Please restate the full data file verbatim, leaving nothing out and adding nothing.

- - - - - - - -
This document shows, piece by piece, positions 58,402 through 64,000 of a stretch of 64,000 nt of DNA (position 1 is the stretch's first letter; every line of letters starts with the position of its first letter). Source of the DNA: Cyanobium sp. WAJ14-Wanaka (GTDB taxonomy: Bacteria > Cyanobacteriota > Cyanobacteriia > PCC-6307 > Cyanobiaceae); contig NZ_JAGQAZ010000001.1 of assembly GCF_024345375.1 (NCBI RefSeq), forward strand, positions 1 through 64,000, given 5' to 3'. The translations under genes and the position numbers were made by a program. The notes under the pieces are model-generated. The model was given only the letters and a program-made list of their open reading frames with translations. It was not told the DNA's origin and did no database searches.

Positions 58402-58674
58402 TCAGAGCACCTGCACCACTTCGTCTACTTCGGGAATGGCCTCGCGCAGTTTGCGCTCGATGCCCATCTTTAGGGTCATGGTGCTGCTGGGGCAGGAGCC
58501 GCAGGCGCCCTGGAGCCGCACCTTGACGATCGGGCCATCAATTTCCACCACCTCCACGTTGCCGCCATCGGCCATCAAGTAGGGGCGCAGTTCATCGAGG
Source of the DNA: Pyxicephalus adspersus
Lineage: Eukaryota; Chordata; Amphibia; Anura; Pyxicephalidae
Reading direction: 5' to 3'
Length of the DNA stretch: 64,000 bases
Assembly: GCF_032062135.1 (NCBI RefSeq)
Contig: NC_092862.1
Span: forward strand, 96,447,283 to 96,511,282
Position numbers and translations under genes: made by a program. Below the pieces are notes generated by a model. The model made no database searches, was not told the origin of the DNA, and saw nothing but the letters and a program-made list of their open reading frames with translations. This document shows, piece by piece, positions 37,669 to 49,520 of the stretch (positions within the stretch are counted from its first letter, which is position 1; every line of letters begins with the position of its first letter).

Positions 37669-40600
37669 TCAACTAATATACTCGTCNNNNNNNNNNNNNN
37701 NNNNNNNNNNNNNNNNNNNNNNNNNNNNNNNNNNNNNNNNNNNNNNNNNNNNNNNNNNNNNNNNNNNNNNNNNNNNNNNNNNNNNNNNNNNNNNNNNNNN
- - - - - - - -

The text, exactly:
This document shows, piece by piece, positions 58,402 through 64,000 of a stretch of 64,000 nt of DNA (position 1 is the stretch's first letter; every line of letters starts with the position of its first letter). Source of the DNA: Cyanobium sp. WAJ14-Wanaka (GTDB taxonomy: Bacteria > Cyanobacteriota > Cyanobacteriia > PCC-6307 > Cyanobiaceae); contig NZ_JAGQAZ010000001.1 of assembly GCF_024345375.1 (NCBI RefSeq), forward strand, positions 1 through 64,000, given 5' to 3'. The translations under genes and the position numbers were made by a program. The notes under the pieces are model-generated. The model was given only the letters and a program-made list of their open reading frames with translations. It was not told the DNA's origin and did no database searches.

Positions 58402-58674
58402 TCAGAGCACCTGCACCACTTCGTCTACTTCGGGAATGGCCTCGCGCAGTTTGCGCTCGATGCCCATCTTTAGGGTCATGGTGCTGCTGGGGCAGGAGCC
58501 GCAGGCGCCCTGGAGCCGCACCTTGACGATCGGGCCATCAATTTCCACCACCTCCACGTTGCCGCCATCGGCCATCAAGTAGGGGCGCAGTTCATCGAGG
Source of the DNA: Pyxicephalus adspersus
Lineage: Eukaryota; Chordata; Amphibia; Anura; Pyxicephalidae
Reading direction: 5' to 3'
Length of the DNA stretch: 64,000 bases
Assembly: GCF_032062135.1 (NCBI RefSeq)
Contig: NC_092862.1
Span: forward strand, 96,447,283 to 96,511,282
Position numbers and translations under genes: made by a program. Below the pieces are notes generated by a model. The model made no database searches, was not told the origin of the DNA, and saw nothing but the letters and a program-made list of their open reading frames with translations. This document shows, piece by piece, positions 37,669 to 49,520 of the stretch (positions within the stretch are counted from its first letter, which is position 1; every line of letters begins with the position of its first letter).

Positions 37669-40600
37669 TCAACTAATATACTCGTCNNNNNNNNNNNNNN
37701 NNNNNNNNNNNNNNNNNNNNNNNNNNNNNNNNNNNNNNNNNNNNNNNNNNNNNNNNNNNNNNNNNNNNNNNNNNNNNNNNNNNNNNNNNNNNNNNNNNNN